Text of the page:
A respected Hindu high priest Ida Pedanda Gede Ketut Sebali Tianyar Arimbawa took Bandem’s argument further, reminding that sexual organs were important parts of the religion’s sacred iconography.
“Lingga and Yoni, the three-dimensional image of phallus and vagina, are the sacred symbol of divine creation and sustenance, fertility and creativity. The full breast of Kali or Durga are the symbolic representation of their motherly compassion in nurturing the universe,” he described.
“Sexual organs and nudity are often the primary characteristic of our sacred objects of worships,” Sebali added.
“Balinese culture and belief had never considered sexual organs, nudity and sensuality as filthy, morally reprehensible and offensive things,” scholar I Ketut Sumarta said.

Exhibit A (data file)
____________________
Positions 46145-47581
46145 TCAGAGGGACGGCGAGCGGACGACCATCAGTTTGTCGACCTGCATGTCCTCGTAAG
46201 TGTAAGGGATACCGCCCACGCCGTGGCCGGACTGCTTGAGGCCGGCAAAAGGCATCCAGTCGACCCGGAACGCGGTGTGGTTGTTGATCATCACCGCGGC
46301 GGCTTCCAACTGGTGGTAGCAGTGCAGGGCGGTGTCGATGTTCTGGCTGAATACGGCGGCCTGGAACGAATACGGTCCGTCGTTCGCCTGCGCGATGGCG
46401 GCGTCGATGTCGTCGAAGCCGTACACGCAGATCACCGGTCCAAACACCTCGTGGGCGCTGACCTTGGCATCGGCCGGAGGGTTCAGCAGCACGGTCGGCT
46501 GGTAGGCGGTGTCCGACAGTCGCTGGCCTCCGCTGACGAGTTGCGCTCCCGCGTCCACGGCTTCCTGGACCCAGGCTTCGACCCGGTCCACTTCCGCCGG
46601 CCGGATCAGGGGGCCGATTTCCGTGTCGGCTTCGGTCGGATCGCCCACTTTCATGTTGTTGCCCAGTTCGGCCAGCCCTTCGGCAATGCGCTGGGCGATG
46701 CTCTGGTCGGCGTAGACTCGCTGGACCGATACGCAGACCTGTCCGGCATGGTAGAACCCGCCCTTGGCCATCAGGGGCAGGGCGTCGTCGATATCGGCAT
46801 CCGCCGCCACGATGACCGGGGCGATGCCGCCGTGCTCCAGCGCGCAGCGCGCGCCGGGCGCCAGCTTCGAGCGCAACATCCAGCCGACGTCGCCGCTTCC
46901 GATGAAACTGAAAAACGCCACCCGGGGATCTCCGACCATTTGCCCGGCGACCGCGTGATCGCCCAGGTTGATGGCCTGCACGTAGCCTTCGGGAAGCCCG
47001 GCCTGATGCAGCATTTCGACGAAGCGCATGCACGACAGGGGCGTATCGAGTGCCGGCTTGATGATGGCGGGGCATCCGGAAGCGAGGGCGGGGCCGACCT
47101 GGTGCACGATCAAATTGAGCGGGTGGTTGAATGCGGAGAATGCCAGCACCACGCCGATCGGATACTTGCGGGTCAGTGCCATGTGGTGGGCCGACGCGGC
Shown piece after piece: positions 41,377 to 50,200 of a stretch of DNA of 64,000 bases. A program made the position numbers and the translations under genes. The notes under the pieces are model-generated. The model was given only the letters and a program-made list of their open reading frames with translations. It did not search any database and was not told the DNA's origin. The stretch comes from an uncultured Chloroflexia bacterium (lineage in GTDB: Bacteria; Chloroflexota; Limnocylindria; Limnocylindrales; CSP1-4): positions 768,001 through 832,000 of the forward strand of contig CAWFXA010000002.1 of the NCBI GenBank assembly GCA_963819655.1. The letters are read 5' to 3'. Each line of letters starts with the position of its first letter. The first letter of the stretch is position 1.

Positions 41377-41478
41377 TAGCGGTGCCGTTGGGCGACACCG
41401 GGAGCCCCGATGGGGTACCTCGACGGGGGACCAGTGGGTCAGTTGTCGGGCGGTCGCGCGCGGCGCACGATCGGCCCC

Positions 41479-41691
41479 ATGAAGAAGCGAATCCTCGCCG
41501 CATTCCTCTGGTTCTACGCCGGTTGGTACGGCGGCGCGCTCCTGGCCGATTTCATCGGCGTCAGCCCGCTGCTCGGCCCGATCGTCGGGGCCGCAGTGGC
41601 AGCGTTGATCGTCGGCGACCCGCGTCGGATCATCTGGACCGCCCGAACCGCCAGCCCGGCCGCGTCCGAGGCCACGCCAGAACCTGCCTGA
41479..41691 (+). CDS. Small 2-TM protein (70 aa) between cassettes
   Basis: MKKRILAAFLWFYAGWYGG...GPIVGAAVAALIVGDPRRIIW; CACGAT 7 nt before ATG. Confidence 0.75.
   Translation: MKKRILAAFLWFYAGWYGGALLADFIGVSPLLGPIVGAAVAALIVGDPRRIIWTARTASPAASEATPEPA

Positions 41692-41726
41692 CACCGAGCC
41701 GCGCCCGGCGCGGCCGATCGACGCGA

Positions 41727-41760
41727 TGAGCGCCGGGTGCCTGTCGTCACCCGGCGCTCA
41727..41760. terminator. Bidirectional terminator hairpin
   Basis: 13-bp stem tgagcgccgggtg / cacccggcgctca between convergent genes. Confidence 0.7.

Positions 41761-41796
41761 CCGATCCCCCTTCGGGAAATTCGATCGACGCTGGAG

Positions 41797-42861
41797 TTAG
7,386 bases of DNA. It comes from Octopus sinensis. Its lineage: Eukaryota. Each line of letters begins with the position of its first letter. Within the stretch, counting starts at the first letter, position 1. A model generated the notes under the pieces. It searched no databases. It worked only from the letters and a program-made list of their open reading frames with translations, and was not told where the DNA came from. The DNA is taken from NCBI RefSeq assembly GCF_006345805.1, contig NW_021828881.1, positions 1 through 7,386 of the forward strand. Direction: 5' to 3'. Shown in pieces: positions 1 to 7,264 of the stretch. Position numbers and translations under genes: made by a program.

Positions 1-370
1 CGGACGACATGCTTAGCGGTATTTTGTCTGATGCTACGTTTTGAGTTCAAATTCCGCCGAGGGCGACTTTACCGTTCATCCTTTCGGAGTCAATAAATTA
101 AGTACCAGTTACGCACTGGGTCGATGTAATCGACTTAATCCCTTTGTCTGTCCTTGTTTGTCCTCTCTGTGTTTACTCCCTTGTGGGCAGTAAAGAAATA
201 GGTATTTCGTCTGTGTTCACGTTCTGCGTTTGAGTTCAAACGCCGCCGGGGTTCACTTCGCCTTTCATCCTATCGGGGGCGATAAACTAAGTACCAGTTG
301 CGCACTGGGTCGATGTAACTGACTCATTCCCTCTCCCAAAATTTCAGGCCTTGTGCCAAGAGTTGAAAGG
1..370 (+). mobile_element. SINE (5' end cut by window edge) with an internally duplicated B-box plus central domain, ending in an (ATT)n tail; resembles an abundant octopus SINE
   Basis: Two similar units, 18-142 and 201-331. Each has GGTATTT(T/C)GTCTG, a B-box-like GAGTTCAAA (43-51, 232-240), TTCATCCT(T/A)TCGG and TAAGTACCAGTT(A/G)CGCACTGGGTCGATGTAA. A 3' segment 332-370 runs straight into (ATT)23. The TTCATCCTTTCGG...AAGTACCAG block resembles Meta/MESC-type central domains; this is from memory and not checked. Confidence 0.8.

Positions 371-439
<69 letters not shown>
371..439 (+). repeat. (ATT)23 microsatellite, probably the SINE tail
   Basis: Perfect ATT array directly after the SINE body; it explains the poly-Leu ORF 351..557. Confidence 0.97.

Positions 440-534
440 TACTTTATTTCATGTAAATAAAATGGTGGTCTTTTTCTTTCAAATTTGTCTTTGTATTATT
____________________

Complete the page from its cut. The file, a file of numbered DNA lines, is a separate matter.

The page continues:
In this perspective, the RUU APP would not only threaten the island’s creative arts but also endangered its primary belief system.
The gathering produced a comprehensive rejection document that would be presented to the House.
Waves of Support
The forum immediately triggered waves of support from various organizations and individuals in the island. Some of them had even planned a huge mass rally to gather public support.
“The local NGOs, particularly the ones that deal with gender equality and children welfare, had asked me to organize such rally. I think we will do it early on March,” Cok Sawitri said.
Meanwhile, both Dethu and Jerinx disclosed that the punk community would organize a major concert to voice their opposition to the RUU APP.
“If the Balinese stands united I see no reason why we could not block the legislation or staging a civil disobedience movement if the legislators stubbornly ratify it,” Ngurah Harta said.